His betrayal of many intelligence operations cost agents their lives. Remember too that Communists punish the family and friends of “enemies of the people.” For example, the British secret service hatched operations in which Albanian and Ukrainian patriots were infiltrated into their countries to work against the communists but they were effortlessly rolled up and executed because of Philby's advance warnings to his Soviet masters. There is no telling exactly how many people lost their lives or freedom due to Philby’s spying, but the figure must be in the hundreds. And all for a creed deservedly dead, in the trash can of history.

This is a well-written story of not only Philby but also the two Western agents he utterly took in, James Angleton of the CIA and Nicholas Elliott of MI6. During WWII, Angleton forged close ties with Philby and welcomed Philby to the US when he was assigned to DC after the war. Philby did his most serious damage from 1949 to 1951 in this job. The Americans had started to have grave suspicions about Philby, thanks to CIA employee William King Harvey, a former FBI agent, who had done research to back his doubts regarding Philby. Angleton obsessively double-checked for moles after Philby was confirmed as a Soviet mole defected to the USSR.  This obsession nearly wrecked the CIA.

Philby and Nicholas Elliott had been the closest of friends. After the truth about Philby came out, Elliott felt the betrayal bitterly. Elliott claimed he could not have prevented Philby's flight to Moscow. However, author Macintyre theorizes that Philby was allowed to defect to avoid an embarrassing trial. Embarrassing to the British Establishment, that is. This tale of the old boy network looking out for their own is right sick-making to us cosmopolitan readers that detest tribes, cliques, clans, syndicates, and secret societies that operate mainly for the convenience of their members. MI6 treated him like a gentleman even after they knew he was bad.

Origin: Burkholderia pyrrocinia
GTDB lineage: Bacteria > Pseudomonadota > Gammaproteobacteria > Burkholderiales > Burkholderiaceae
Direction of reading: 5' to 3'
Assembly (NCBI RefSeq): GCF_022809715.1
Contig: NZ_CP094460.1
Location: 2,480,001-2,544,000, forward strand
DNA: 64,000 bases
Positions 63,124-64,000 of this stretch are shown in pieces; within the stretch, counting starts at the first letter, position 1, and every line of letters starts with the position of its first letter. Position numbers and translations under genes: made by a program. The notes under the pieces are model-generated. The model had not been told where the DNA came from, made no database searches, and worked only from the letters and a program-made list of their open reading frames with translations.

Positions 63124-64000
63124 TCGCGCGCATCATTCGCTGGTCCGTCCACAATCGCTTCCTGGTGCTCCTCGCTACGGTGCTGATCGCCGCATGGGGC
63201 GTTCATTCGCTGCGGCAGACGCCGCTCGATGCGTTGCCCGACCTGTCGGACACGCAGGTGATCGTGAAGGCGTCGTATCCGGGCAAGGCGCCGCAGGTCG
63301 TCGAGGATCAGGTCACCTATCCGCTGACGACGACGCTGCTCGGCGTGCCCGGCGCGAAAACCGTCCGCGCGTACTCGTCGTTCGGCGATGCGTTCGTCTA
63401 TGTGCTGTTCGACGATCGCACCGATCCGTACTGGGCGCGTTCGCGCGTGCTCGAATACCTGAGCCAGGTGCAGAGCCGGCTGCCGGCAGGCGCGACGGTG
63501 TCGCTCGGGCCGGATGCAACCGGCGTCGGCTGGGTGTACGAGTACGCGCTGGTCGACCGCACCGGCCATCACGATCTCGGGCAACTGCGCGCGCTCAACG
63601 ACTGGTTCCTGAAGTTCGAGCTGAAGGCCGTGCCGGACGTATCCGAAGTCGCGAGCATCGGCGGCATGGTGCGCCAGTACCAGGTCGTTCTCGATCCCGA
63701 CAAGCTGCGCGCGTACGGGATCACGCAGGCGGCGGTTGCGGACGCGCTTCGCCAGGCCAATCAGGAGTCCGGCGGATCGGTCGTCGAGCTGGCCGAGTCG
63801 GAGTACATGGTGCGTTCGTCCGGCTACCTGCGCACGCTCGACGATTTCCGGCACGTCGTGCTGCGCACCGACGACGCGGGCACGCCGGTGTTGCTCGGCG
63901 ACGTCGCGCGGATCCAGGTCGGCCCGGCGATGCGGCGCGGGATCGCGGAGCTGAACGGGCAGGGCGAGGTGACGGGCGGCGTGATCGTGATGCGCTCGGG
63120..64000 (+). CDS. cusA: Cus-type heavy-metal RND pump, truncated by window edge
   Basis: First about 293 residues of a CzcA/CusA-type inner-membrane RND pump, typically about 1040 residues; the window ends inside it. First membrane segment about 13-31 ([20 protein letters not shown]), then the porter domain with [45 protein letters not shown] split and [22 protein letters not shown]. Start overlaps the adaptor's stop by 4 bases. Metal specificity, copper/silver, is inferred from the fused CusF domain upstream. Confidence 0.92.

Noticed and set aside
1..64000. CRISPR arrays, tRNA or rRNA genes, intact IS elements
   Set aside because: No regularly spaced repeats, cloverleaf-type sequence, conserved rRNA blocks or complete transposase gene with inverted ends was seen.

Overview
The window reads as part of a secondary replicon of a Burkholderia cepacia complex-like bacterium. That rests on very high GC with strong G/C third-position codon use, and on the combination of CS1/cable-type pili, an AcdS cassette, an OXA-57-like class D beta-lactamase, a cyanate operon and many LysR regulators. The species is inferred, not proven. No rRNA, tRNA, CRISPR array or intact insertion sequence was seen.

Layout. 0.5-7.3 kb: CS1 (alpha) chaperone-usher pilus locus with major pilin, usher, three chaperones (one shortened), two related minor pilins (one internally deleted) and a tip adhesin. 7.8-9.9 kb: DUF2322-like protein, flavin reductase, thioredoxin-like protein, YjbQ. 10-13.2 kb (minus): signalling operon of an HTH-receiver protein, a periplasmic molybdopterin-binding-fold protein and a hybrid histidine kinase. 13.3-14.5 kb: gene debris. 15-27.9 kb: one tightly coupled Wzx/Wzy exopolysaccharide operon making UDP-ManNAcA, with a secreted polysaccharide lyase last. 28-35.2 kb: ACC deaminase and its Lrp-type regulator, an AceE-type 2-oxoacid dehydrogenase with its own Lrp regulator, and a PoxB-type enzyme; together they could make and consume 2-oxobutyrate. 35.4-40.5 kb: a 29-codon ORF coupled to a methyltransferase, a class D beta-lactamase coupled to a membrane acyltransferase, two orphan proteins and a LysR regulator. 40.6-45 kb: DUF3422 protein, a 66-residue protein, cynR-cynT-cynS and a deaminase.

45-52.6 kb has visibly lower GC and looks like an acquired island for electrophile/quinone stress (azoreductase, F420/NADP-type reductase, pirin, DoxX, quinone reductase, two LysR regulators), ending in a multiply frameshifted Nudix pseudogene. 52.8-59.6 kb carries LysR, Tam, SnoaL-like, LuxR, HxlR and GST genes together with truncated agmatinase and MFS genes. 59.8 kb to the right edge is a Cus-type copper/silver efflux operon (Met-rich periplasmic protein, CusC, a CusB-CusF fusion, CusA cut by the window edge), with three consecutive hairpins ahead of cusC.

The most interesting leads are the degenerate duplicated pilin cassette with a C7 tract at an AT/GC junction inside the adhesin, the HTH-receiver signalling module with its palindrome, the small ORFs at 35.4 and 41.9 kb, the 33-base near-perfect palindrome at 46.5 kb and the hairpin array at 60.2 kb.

In the end, though, Philby remains a cipher. His egomania made him think he would never get caught, though as he aged his duplicity must have graveled him because he drank like a fish. It’s grim that somebody could feel so bad about his own country as to betray it, especially for a rotten system that meant oppression to millions.

Monday, June 19, 2017

Emancipation Day, 2017

My Bondage and My Freedom – Frederick Douglass

Born a slave, Frederick Douglass (1818 - 1895) escaped in 1838 and became a key figure in the Abolitionist movement. My Bondage and My Freedom was his second memoir, written in 1855 as an expanded version of his best-selling autobiography of 1845. I have no reservation recommending this book to readers with an interest in antebellum America, race-based chattel slavery, the Abolitionist movement, social reform in the US, or memoirs of great Americans.